On the whole, industrial implementation of these PP technologies are still at an early stage. It has been reflected in the patented inventions at IPOS that the financial sector is the top industry of interest, followed by healthcare, social media applications and logistics/supply chain.

On a global scale, patented inventions relating to PP technologies have been on the rise. From 2009 to 2018, over 23,000 PP-related inventions were being published worldwide, with high annual growth of 18% in the recent five years, according to IPOS. Due to strong market demands, innovations in these technologies are expected to grow even as more research and development works are needed to improve their capabilities and industrial applications.

The Role of Blockchain

A*STAR’s TDV programme also focuses on blockchain.  As the literature shows these days, blockchain has grown to varying types since it was first mooted by Satoshi Nakamoto.  Blockchain these days is classified into public blockchain, private blockchain, and consortium or sometimes known as a federated blockchain.

A*STAR’s TDV Programme is focussed on consortium/federated blockchain, which is deployed in a decentralised manner on multiple hardware managed by different owners and where authority is shared among members.  Consortium/federated blockchain usually involves a group of enterprises collaborating to use the blockchain technology to improve businesses.

Ms. Angela Wang, the Programme Manager of TDV at A*STAR, says, ”The big difference between public blockchain and consortium/federated blockchain is that anyone, even those you don’t trust, can join the public blockchain, while consortium/federated blockchain considers each member as a trusted partner to begin with.”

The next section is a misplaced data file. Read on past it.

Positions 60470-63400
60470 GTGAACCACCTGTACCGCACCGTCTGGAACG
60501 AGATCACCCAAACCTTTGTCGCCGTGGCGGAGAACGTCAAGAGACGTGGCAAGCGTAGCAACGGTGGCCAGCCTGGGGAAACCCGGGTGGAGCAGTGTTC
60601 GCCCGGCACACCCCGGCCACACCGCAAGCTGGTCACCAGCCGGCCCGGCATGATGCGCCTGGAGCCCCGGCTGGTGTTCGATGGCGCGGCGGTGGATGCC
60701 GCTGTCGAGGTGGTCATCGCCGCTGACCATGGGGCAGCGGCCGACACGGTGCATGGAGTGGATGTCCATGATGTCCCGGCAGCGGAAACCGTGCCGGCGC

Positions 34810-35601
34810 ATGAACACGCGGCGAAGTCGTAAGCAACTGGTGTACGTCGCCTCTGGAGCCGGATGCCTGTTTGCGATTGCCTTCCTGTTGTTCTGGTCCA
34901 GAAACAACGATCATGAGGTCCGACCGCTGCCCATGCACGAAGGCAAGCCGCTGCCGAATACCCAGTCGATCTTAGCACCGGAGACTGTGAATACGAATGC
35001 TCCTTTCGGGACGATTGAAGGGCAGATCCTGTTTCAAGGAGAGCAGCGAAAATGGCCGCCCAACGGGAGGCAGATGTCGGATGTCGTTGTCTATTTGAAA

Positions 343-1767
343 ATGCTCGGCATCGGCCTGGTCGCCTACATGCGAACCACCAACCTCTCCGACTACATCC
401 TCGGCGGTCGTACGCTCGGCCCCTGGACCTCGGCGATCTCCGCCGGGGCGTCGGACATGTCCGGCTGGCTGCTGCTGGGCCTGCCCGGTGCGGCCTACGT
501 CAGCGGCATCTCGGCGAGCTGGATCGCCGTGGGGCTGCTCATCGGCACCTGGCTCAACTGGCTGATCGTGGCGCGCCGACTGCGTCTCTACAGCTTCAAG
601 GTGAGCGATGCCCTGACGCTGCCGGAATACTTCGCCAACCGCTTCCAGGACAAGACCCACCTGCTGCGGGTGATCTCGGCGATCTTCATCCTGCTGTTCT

The future appears bright for the privacy landscape worldwide, as researchers and top tech companies continue to invest their resources in PP technologies to create secure digital platforms, products and services. This will give rise to a healthy ecosystem of digital trust between organisations and consumers.


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From military officer to technology pioneer, Mervyn’s decorated 30-year career has seen him specialise in vertical areas as varied as defence, public safety, transportation and healthcare. Most recently a Vice President of NEC, Mervyn managed a team of researchers, engineers and solution specialists to create and deliver cutting-edge AI-enabled solutions for smart and safe cities in Singapore, Kuala Lumpur, Surat, Lima and Wellington. Prior to this, Mervyn served as Chief Technology Officer and Deputy Vice President in Technology at ST Electronics, where he was involved in delivering large-scale projects for the Singapore Government. During this time, he also served as the Track Chairman of the International Command and Control Research Technology Symposium (ICCRTS). As a researcher and inventor, Mervyn has been presented with numerous accolades, including the Gary Wheatley Award for the Best Research Paper, the NATO Scientific award for inventing new methods of Command and Control in Civil-Military operations. He now spends his free time mentoring students at the University of Western Australia, and sits on the Industry Advisory board for Singapore Institute of Technology and Glasgow University. Meryvn holds a Master of Science in Defence Electronics from Cranfield University, as well as First Class Honours in Computer Science from the University of Western Australia. Mervyn is a sports enthusiast. He jogs daily, and in his younger days, represented the university and previous organisations in badminton, soccer, dragon boat and windsurfing.